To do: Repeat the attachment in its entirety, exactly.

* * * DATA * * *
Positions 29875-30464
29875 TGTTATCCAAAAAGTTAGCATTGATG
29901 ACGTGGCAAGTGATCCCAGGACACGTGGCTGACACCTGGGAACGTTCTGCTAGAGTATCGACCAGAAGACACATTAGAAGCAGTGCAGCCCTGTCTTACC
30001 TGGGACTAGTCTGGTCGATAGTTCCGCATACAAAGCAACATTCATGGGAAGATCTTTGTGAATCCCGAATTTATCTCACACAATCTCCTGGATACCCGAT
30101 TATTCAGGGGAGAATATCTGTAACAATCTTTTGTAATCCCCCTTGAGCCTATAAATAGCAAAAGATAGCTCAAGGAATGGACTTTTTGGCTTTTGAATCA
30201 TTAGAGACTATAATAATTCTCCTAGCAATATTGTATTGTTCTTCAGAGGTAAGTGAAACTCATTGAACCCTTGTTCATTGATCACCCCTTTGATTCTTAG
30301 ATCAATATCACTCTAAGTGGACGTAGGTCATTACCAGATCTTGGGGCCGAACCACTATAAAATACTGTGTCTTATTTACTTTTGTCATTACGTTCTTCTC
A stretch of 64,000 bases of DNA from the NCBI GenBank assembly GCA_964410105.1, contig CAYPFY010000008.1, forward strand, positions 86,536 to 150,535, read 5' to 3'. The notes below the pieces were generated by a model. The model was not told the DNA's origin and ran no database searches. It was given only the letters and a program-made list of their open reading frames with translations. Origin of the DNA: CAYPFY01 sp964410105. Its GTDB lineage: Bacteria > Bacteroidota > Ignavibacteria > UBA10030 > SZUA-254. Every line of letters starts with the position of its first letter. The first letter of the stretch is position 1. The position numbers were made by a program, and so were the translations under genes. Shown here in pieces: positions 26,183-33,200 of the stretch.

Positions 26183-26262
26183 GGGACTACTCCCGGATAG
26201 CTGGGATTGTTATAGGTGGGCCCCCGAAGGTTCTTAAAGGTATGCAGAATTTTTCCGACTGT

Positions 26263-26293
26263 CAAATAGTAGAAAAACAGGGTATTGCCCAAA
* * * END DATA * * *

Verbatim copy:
Positions 29875-30464
29875 TGTTATCCAAAAAGTTAGCATTGATG
29901 ACGTGGCAAGTGATCCCAGGACACGTGGCTGACACCTGGGAACGTTCTGCTAGAGTATCGACCAGAAGACACATTAGAAGCAGTGCAGCCCTGTCTTACC
30001 TGGGACTAGTCTGGTCGATAGTTCCGCATACAAAGCAACATTCATGGGAAGATCTTTGTGAATCCCGAATTTATCTCACACAATCTCCTGGATACCCGAT
30101 TATTCAGGGGAGAATATCTGTAACAATCTTTTGTAATCCCCCTTGAGCCTATAAATAGCAAAAGATAGCTCAAGGAATGGACTTTTTGGCTTTTGAATCA
30201 TTAGAGACTATAATAATTCTCCTAGCAATATTGTATTGTTCTTCAGAGGTAAGTGAAACTCATTGAACCCTTGTTCATTGATCACCCCTTTGATTCTTAG
30301 ATCAATATCACTCTAAGTGGACGTAGGTCATTACCAGATCTTGGGGCCGAACCACTATAAAATACTGTGTCTTATTTACTTTTGTCATTACGTTCTTCTC
A stretch of 64,000 bases of DNA from the NCBI GenBank assembly GCA_964410105.1, contig CAYPFY010000008.1, forward strand, positions 86,536 to 150,535, read 5' to 3'. The notes below the pieces were generated by a model. The model was not told the DNA's origin and ran no database searches. It was given only the letters and a program-made list of their open reading frames with translations. Origin of the DNA: CAYPFY01 sp964410105. Its GTDB lineage: Bacteria > Bacteroidota > Ignavibacteria > UBA10030 > SZUA-254. Every line of letters starts with the position of its first letter. The first letter of the stretch is position 1. The position numbers were made by a program, and so were the translations under genes. Shown here in pieces: positions 26,183-33,200 of the stretch.

Positions 26183-26262
26183 GGGACTACTCCCGGATAG
26201 CTGGGATTGTTATAGGTGGGCCCCCGAAGGTTCTTAAAGGTATGCAGAATTTTTCCGACTGT

Positions 26263-26293
26263 CAAATAGTAGAAAAACAGGGTATTGCCCAAA